Good morning, I'm the Rev Steve Page from St Patrick's Anglican Church, and you're listening to the Daily Devotional moment, sponsored by the Hudson Bay Ministerial.
This month, I'm drawing our images of Christian faith from happenings in the world of Sports.
In January, the sports pages are dominated by hockey and football. For a change of pace, let's talk basketball today. Specifically, a 1962 game between the New York Knicks and the Philadelphia Warriors, the team we now know as the Golden State Warriors. In fact, they moved from Philadelphia to the San Francisco bay area not long after this game.
This game in March 1962 was not the most meaningful regular-season game. The Knicks were well off the pace for the playoffs, and the Warriors had little hope of catching the powerful and eventual champion Boston Celtics. The game counted as a Philadelphia home game, although it was played, not in Philadelphia but in tiny Hershey, Pennsylvania, a town of just a few thousand people located almost 100 miles west of Philly.
Hershey is a charming town, famous as the home of the Hershey chocolate company. I have personally visited Hershey several times, and it smells pleasantly of chocolate almost everywhere!
Well, because of the small town size and the distance to Philadelphia, only 4,000 people took in the game. But what a game they saw!
The Warriors' centre was 7-ft-1-inch Wilt Chamberlain, and he put on one of the greatest single-game performances in NBA history. Chamberlain scored 23 points in the first quarter, and another 18 in the second. Then he got hot. He pumped in another 28 points in the third quarter, and topped it all off with 31 more points in the 4th. Wilt Chamberlain wound up with an incredible 100 points, all by himself, a league record that still stands today.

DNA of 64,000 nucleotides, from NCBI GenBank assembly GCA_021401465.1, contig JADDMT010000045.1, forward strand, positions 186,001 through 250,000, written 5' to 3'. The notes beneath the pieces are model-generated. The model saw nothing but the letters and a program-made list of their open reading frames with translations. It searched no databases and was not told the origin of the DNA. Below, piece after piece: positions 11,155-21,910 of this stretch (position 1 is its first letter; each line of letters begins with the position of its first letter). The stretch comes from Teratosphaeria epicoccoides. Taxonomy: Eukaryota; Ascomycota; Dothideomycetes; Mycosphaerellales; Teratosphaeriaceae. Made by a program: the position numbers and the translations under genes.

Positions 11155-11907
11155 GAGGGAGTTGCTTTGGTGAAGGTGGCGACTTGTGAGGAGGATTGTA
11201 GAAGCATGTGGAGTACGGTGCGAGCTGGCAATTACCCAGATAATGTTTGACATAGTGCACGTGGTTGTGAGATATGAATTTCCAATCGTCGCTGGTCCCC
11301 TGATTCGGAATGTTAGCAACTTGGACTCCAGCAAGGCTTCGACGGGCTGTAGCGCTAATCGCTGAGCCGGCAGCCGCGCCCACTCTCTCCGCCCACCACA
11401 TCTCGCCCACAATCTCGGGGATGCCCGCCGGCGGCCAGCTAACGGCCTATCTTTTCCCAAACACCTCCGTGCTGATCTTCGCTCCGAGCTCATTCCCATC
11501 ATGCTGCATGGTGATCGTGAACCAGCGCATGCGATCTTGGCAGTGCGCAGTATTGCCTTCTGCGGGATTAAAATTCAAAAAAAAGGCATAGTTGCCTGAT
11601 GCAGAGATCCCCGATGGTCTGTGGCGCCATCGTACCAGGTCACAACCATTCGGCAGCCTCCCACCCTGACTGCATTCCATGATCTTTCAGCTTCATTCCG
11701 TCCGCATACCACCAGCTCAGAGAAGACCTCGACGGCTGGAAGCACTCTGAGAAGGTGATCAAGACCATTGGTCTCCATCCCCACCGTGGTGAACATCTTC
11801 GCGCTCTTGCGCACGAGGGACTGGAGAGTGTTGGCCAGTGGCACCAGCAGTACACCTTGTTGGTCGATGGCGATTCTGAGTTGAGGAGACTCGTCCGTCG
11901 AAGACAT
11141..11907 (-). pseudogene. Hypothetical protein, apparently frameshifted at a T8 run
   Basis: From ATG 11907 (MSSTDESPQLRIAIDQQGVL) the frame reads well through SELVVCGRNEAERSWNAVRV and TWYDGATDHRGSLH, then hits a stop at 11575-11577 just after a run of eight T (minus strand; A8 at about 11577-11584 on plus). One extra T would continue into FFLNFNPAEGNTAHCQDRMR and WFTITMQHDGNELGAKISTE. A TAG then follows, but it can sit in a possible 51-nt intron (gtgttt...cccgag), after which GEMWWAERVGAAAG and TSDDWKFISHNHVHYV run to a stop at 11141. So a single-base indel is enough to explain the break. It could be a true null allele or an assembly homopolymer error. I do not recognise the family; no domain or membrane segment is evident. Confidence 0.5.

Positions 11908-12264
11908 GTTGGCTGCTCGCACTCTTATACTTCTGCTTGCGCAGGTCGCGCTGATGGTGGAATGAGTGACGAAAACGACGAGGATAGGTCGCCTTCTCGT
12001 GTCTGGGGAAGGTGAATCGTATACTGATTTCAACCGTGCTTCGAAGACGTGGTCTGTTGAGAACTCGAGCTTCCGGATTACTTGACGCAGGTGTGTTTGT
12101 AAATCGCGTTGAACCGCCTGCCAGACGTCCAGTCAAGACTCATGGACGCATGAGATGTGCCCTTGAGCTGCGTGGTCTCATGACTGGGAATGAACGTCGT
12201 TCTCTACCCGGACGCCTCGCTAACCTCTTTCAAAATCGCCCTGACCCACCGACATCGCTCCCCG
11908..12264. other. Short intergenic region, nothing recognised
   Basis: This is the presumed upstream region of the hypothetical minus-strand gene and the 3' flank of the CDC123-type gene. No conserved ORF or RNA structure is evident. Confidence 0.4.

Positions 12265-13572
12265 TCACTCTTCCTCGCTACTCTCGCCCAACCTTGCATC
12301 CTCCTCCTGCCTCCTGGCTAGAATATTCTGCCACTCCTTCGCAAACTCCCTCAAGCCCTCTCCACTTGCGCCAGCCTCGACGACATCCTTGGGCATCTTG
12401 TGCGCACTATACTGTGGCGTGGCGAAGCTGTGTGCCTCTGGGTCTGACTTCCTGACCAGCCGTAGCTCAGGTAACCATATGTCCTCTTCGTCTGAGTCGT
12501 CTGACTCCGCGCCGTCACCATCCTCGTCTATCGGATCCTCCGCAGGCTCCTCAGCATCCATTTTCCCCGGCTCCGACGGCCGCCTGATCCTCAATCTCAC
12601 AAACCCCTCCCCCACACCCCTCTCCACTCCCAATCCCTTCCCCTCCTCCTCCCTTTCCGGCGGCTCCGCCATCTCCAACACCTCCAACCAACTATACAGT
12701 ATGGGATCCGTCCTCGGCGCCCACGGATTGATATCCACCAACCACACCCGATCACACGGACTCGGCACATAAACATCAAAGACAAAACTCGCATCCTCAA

How does it compare? Michael Jordan's best game was 69 points, what Chamberlain had after 3 quarters. Kobe Bryant has the 2nd-best single-game total; he once scored 81. But that's still 19 fewer points than what Wilt Chamberlain did that night in 1962 in Hershey.
But here's the real kicker: there were only 4,000 people on hand. None of them had cell phones or camcorders. No TV station covered the game, so you couldn't watch it on TV. Good thing some newspaper beat writers were on hand to write about it afterward, because so few people saw it!
What a contrast to today! It seems that celebrities, and especially famous athletes are always in the public eye. Now that they have Facebook and Twitter updates, the whole world can know what they're up to, down to the detail of what they thought of their salad at lunch.
Us normal people, we're not watched in nearly the same way. Or so you might think. Yet people are watching us. They will notice when we slip up, do something that contradicts the faith that we profess to live by. All the more reason to “be very careful how you live” as Ephesians says, and as we spoke about yesterday.
And there's one more person who also sees us when we're sleeping and knows when we're awake, and knows if we're being bad or good. And no, I don't mean that jolly fellow who reportedly lives a few hundred miles north of us. I mean God.
God knows when we do something good, something self-sacrificial, something brave and courageous and just right. Even if no one notices and we get no reward, God knows. And God remembers. And the flip-side is that when we cut a corner or cheat or do something we shouldn't, even if no one notices and we think we've gotten away with it, again: God sees. God knows. And God remembers. The beautiful Psalm 121 ends with the reminder, and it is meant as a word of encouragement, not a threat, that “the Lord will watch over your going out and your coming in from this time forth and forever.”
Oh and by the way, if you know someone who does good and few seem to notice, give them a word of thanks and encouragement today.
For St Patrick's Church, I'm Steve Page.